“The internet is dead” the deadSwap statement firmly mentions and “peer-to-peer is now driven offline and can only survive in clandestine cells.” Offline, anonymous and to the streets… peer to peer tactics hit the road reclaiming the potentialities of the networks’ participants when they escape commercialization, exploitation and control. Nothing is obligatory and noone gets profit in the peer to peer conditions proposed. “We don’t need the Internet – the magic can happen anywhere”… It’s worth remembering here the Pirate Bay’s statement when the Pirate Kiosk was built in 2009. The kiosk was installed anonymously in Weimar’s Kiosk of Contemporary Art and it offered an offline copy of the Pirate Bay reachable only locally through a wifi service around it. Access to data was given only to the ones who were in the neighbourhood but the system was not closed. On the contrary, guidelines were available for the ones who might have wanted to build their own kiosk to expand the diffusion of information. The statement was becoming clear: the value of sharing is not depending on the web, but rather on user’s disposition.
How far can the digital multitude’s potentialities go? Danja Vasiliev thought of a step further as he proposed a netless structure built on a city’s transportation system. There is no internet in Netless of course. The idea is that connecting and exchanging information can be possible through small low power wireless transponder that work as nodes attached to city vehicles or to citizens themselves! Every time two nodes appear in the same vicinity, a wireless link is established and data can be shared ! This way, in a few hours going around the city a lot of data can be shared and gathered by each node. Nodes can be attached in cars, trams, trolleys, trains, buses but there is no funding plan to collaborate with a transport company and it does not seem to be the best scenario. To avoid commercialization, the artist is encouraging people to start building their own nodes and take them along in their everyday travel. Intriguing and challenging, this parasitic anamorphic structure takes peer to peer to the traffic of the city. “Revolution starts on the streets” Vasiliev says adding that it s now about time to think of our own communication strategies in order take the situation in our hands.#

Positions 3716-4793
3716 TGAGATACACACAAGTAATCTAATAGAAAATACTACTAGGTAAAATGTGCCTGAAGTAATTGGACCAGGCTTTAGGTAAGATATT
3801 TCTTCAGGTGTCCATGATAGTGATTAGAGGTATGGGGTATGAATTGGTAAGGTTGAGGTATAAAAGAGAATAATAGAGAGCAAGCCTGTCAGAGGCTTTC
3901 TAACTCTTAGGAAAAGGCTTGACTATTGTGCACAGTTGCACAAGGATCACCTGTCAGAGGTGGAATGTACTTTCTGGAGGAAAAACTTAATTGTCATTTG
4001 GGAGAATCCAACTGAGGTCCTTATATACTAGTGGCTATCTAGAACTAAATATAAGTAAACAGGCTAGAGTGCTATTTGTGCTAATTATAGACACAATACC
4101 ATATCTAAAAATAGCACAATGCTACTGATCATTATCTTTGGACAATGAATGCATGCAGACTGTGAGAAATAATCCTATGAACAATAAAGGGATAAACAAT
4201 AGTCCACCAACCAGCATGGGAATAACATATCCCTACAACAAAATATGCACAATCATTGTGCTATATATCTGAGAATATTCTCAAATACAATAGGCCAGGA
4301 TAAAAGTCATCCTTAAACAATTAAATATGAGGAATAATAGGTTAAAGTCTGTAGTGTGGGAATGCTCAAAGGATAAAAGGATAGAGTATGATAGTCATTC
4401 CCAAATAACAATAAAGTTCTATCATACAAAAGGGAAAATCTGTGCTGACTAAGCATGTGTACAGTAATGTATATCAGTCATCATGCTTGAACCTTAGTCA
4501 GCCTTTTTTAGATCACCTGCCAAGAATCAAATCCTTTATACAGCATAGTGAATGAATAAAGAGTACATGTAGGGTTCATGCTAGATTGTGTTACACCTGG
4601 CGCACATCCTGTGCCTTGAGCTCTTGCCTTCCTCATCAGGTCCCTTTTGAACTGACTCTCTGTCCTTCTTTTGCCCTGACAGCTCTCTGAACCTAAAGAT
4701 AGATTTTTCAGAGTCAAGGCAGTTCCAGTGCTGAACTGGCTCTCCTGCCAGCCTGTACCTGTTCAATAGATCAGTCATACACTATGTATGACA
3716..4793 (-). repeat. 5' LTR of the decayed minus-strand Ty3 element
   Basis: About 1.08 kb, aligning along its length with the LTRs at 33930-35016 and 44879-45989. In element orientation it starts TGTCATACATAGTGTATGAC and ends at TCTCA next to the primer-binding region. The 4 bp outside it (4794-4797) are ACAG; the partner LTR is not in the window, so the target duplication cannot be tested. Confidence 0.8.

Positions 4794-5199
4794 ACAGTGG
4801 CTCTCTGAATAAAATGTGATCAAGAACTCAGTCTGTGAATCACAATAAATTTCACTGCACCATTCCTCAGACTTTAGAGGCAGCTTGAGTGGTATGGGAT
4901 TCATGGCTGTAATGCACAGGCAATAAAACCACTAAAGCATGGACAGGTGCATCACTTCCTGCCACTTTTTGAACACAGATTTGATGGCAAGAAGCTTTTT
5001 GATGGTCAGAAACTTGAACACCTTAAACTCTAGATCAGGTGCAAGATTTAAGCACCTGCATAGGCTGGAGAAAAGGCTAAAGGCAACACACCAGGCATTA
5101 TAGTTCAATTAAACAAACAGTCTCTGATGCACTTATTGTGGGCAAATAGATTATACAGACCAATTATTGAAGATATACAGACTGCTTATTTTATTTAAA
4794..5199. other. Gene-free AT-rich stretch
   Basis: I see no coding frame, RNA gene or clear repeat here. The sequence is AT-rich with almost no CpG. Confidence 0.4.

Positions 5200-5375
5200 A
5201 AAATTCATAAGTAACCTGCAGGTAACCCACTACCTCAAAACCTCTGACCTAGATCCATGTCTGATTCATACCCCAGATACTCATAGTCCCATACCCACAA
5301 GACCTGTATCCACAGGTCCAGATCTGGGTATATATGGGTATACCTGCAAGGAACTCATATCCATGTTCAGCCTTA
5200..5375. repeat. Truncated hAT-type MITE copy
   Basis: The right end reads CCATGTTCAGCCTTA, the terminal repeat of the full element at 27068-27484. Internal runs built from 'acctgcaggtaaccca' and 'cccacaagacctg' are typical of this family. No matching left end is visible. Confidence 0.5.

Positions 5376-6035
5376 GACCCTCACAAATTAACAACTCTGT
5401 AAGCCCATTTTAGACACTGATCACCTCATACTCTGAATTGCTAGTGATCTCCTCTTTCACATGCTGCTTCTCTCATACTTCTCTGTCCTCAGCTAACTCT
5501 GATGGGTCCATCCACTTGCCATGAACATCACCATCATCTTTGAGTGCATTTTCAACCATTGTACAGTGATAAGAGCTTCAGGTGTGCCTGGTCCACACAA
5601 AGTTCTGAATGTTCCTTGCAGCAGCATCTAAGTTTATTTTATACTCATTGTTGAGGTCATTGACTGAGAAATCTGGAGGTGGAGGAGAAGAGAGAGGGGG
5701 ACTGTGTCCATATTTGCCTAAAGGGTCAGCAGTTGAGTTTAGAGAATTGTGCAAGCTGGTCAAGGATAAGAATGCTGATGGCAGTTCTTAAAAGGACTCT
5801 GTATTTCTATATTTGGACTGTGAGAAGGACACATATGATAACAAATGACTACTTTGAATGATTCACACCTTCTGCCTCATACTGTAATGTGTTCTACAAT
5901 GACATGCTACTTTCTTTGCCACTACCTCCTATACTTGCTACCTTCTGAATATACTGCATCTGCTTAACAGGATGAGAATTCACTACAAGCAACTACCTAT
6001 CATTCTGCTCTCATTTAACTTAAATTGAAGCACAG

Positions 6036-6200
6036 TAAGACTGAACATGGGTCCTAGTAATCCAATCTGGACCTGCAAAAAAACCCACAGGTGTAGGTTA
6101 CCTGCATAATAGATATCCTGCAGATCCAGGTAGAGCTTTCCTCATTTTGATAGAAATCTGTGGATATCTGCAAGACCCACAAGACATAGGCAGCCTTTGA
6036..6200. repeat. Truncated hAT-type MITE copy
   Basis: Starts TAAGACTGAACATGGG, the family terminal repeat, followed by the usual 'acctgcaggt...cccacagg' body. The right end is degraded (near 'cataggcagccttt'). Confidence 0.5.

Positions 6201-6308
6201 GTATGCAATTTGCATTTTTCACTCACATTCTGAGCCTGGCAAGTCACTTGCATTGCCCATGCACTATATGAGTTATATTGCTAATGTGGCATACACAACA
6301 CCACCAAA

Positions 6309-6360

Do these new communication strategies, as they are being described, constitute also exit strategies of our times? While discussing disconnection are they pointing an exodus for the digital multitude? Symbolic or literal, the ideas and initiatives mentioned do have a liberating character; they seem to be driven by a force that can break the norms of the affective and immaterial labour currently ruling the internet. The new force, the new emerging ethic they rely on , could be described as a mixture and a development of Himanen’s Hacker Ethic# and Kane’s Play Ethic# together. Creativity, opposition and playfulness seem to meet to allow the possibilities of sharing and exchanging to grow and last in time. The networked reality has grown and so have many users within it. The cognitariat is not only a prosumer precariat as it retains the right of disobedience, resistance, exodus. But to succeed in such a direction, as Bifo has interestingly noted “disobedience means an autonomy not only with respect to the rules but also to the motivations and expectations of life.” #
Can we stop expecting a lot from systems that expropriate our disposition, potentialities and expectations? The point is not to disconnect –all the disconnection initiators are still on the web anyway-, neither to only become conscious about it – we do know what happens- but rather to remember where the potentiality lies and to be able provoke changes through it . There’s no need to go anywhere. As Negri and Hardt have written “We can pursue a line of flight while staying right here, by transforming the relations of production and mode of social organization under which we live.”